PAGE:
Simplify Your Work Life

he joy of simplicity.

In “Great at Work: How Top Performers Do Less, Work Better, and Achieve More”, Morten Hansen conducted a five-year survey of 5,000 managers and employees. One of the major conclusions focused on simplicity. Professor Hansen wrote, “we should seek the simplest solutions—that is, the fewest steps in a process, fewest meetings, fewest metrics, fewest goals and so on, while retaining what is truly necessary to do a great job. I usually put it this way: As few as you can, as many as you must.”

Deloitte Insights found “more than 7 out of 10 surveyed organizations rated the need to simplify work as an ‘important problem’, with more than 25 percent citing it as ‘very important’. Only 10 percent of companies have a major work simplification program; 44 percent are working on one.”

Simplifying your work life can help you to work smarter, not harder. By simplifying complex or inefficient work practices, you and your team can focus more on getting the job done. Simplification can increase efficiency, improve productivity, reduce costs, and improve employee satisfaction.

7 steps to simplify your work life:

  1. Get your app on. There are apps that can help you simplify everyday processes such as project management, accounting, scheduling, tracking time, and much more. If you’re looking to automate processes, do some research. There might be an app for that.
  2. Evaluate processes. Simplicity Expert Lisa Bodell recommends holding “Bureaucracy Buster” and “Cut the Crap” sessions to review processes which take considerable time and effort. In these sessions, team members are empowered to identify and eliminate barriers to productivity and efficiency.
  3. Delegate. Hold an honest review of what you and your team are spending time on. If you find some team members have bandwidth to take on additional responsibilities, delegate and redistribute tasks. If you don’t use one already, consider using a project management platform to allow you and your team to keep track of projects, assign tasks, set due dates, and mark tasks as completed.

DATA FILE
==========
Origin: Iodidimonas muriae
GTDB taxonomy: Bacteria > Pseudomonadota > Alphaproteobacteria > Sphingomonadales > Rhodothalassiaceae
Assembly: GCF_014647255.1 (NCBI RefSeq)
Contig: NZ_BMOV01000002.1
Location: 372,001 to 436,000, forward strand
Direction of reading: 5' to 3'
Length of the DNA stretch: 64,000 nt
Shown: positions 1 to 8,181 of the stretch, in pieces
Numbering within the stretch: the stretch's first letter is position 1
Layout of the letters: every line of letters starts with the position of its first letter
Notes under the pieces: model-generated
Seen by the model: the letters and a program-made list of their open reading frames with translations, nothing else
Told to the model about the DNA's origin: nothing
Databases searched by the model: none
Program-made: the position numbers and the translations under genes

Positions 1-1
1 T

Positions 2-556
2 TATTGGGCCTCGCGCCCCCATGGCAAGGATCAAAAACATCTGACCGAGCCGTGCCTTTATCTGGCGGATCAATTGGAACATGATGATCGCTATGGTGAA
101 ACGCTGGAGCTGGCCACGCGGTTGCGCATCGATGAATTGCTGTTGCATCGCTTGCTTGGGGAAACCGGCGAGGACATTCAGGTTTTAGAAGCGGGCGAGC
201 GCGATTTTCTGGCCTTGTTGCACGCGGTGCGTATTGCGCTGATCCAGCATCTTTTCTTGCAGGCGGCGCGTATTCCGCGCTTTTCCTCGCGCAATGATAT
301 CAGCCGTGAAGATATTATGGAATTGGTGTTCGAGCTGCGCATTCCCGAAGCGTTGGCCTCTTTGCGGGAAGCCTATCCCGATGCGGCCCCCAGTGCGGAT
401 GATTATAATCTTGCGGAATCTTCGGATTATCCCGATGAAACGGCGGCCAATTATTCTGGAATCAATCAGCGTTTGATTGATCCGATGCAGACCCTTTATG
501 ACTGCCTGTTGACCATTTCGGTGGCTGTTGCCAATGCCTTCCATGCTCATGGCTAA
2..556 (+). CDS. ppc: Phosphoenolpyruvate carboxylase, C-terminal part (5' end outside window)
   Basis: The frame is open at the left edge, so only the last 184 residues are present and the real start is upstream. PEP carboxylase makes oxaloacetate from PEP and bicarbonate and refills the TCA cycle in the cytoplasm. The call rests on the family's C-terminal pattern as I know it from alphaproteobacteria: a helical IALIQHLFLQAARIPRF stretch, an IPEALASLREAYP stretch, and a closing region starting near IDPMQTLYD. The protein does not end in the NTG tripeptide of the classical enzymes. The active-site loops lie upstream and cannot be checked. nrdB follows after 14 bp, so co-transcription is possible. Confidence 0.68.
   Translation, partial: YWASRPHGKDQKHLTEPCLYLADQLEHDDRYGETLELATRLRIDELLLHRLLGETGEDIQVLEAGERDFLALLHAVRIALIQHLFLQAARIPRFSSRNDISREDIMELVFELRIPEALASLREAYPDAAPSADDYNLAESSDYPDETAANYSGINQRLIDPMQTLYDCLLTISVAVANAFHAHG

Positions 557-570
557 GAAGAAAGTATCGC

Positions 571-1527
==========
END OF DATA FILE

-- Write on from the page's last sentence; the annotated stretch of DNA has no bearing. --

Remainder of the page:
4. Simplify decision-making. Some businesses tend to overcomplicate the process of decision-making. This article on Forbes explains that simplification of this process “is one of the best ways to free up you and your team’s time to focus on the more creative and strategic aspects of running your business”.
  5. Outsource. If you or your team are spending too much time on tasks for which you are not suited, consider outsourcing. Invest in a consultant, partner with an agency, ask a specialist, or hire a freelancer with expertise in that field. These partnerships can often save time and money in the long run by allowing you and your team to spend more time and energy on the projects and responsibilities you are actually in the business of handling.
  6. Fewer and shorter meetings. Business meetings are important and necessary, but to the extent that it’s possible, try to reduce them. Perhaps a weekly meeting can be done bi-weekly instead. Or consider changing some hour-long meetings to 45 or 30 minutes. Some businesses consolidate their internal meetings to one day a week, which can free up time for the remainder of the week. Others institute company-wide meeting-free Fridays.
  7. Just say no. We get it. This one is much easier said than done. But sometimes you may have to say no to taking on a new project if you and your team are already overwhelmed with what is on your plate. If you can’t say no, try saying “not right now” if a new task can be delayed until one you are working on has been completed.
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